Short Notes in Plastic Surgery

May 16, 2019

63A. The Inverted Nipple of the Female Breast

Filed under: Chapter 63A — ravinthatte @ 4:35 am

This blog began almost ten years ago and was written in continuity. However the compiler of this blog has continued to attend scientific meetings in India and as and when a subject not yet covered in this blog came to his notice in these meetings those subjects are now included. In January 2019 at the meeting of the Maharashtra State Chapter of the national Association of India’s Plastic Surgeons, Shailesh Nisal of the Sparsha Clinic in Nagpur, India presented an excellent paper on the Inverted Nipple of the female breast and was invited to write on the subject. That chapter is reproduced below.

63A. The Inverted Nipple of the Female Breast

Prevalence

Several studies have shown that the incidence of congenital inverted nipples in unmarried females is about 3-4%. Of these 86% are bilateral while 14% are unilateral. 96% of these could be everted either by a cold touch, suckling or by eversion with fingers. These which can be everted do not need surgical intervention (except when cosmetic correction is desired) because the nipple comes out on suckling by the baby and normal feeding is possible.

Types or Grades

Grade I

  • Shy nipples
  • Easy protraction with gentle pressure  

Grade II

  • Brought out with difficulty
  • Retracts when released

Grade III

Cannot be brought out and in a vast majority of cases lactation is not possible in spite of a surgical correction This condition may hinder drainage of sweat or the normal discharge from the nipple leading to crusting soreness infection and a rash in the surrounding skin.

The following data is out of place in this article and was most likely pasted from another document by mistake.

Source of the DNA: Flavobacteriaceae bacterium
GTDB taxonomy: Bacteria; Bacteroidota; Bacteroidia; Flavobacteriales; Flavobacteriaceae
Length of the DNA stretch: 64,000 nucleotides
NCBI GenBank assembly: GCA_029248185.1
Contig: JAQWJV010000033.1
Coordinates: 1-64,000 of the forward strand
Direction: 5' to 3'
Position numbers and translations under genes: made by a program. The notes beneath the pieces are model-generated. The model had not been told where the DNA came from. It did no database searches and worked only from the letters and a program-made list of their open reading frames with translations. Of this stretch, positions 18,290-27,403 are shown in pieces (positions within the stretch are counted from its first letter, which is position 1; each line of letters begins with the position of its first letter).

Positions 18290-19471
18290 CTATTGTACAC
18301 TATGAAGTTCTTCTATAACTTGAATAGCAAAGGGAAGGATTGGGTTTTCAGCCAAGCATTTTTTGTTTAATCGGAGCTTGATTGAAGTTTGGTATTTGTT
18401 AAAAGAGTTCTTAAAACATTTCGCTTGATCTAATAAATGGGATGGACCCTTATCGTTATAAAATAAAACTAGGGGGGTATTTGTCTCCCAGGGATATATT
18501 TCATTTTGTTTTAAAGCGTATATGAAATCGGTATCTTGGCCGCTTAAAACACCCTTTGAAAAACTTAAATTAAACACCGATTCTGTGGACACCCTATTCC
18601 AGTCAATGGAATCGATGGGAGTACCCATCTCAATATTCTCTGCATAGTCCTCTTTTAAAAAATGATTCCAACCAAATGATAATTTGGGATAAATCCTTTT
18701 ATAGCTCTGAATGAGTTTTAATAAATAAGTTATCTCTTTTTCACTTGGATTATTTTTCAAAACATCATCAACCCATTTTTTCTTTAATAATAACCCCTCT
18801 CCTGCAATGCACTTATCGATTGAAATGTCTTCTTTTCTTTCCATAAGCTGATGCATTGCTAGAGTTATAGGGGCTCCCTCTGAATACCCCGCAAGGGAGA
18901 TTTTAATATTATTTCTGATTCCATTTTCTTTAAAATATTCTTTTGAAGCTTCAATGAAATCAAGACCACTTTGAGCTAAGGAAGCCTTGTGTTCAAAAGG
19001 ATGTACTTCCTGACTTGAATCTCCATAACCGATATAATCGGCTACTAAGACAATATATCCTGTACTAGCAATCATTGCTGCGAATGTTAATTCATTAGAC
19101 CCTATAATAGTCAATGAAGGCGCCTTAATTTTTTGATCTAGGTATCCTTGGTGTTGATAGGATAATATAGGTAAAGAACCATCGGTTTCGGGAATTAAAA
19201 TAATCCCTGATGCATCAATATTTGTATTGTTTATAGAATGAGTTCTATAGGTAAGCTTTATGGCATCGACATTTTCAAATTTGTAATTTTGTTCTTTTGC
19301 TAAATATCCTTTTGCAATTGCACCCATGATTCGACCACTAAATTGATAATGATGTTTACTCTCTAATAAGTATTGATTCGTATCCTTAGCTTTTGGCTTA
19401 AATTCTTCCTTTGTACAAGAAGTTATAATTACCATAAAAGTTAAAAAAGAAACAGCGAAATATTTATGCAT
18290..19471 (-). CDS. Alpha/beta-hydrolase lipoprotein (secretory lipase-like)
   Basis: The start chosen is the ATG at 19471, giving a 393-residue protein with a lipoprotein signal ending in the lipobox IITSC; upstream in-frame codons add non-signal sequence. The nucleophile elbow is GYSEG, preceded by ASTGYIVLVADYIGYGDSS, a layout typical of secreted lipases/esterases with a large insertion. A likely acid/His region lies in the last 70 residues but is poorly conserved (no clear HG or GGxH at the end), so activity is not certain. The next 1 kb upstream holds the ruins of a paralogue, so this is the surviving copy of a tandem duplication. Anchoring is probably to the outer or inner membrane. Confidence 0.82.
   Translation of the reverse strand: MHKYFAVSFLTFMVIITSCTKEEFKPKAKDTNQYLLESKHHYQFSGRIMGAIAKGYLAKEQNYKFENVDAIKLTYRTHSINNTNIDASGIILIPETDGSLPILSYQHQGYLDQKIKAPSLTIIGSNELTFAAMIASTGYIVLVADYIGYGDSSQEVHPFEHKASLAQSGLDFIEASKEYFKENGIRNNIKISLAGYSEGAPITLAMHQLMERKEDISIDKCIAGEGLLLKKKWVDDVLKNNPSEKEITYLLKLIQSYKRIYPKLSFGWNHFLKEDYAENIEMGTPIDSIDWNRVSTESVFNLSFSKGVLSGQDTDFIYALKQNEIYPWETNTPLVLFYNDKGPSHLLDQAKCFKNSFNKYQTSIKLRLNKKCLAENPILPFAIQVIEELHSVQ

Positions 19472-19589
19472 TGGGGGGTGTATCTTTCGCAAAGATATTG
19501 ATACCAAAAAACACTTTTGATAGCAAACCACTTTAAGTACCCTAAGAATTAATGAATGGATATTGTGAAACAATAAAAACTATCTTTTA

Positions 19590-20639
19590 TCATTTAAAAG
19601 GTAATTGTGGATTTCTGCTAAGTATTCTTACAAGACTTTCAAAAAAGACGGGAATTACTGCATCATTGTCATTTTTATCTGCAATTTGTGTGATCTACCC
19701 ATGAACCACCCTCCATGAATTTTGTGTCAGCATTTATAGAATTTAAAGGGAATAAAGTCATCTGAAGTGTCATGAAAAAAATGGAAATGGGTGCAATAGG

Grade III Inversion of the nipple, cannot be brought out and there is soreness and crusting in buried part. Lactating ducts likely to be cicatrized and the patient will not be able to lactate.

Nipple inversion can be Congenital/Pubertal or Acquired. When a normal projecting nipple in an adult female puckers or inverts over a period of time the cause is either an inflammation or a malignancy. This warrants serious evaluation and management based on the cause. The present discussion concerns itself purely with Congenital or Developmental (Nipple) Inversion of the nipple.

Indications for surgery

The indications for surgical intervention are both cosmetic as well as functional. Nipples that project from the areola are a part of the erotic appeal of a woman. In addition, the sensations that arise from nipples when handled are a part of the erotic experience that a female enjoys.

Grade II correction in Nulliparous women should be avoided since they may be able to lactate normally without intervention.

Grade III inverted nipples have severe cicatrisation of lactiferous ducts and usually such breasts fail to lactate successfully with or without surgery and this fact must be conveyed to the patient so as not arouse such an expectation.

Surgery

  1. Two cross stay sutures are taken to bring out the inverted nipple by traction.
 Cross sutures to evert and bring out the nipple
Small incision at 9’O clock position at the desired base of the nipple is sufficient to do the transection as well as the encircling suture which is described in the steps narrated below.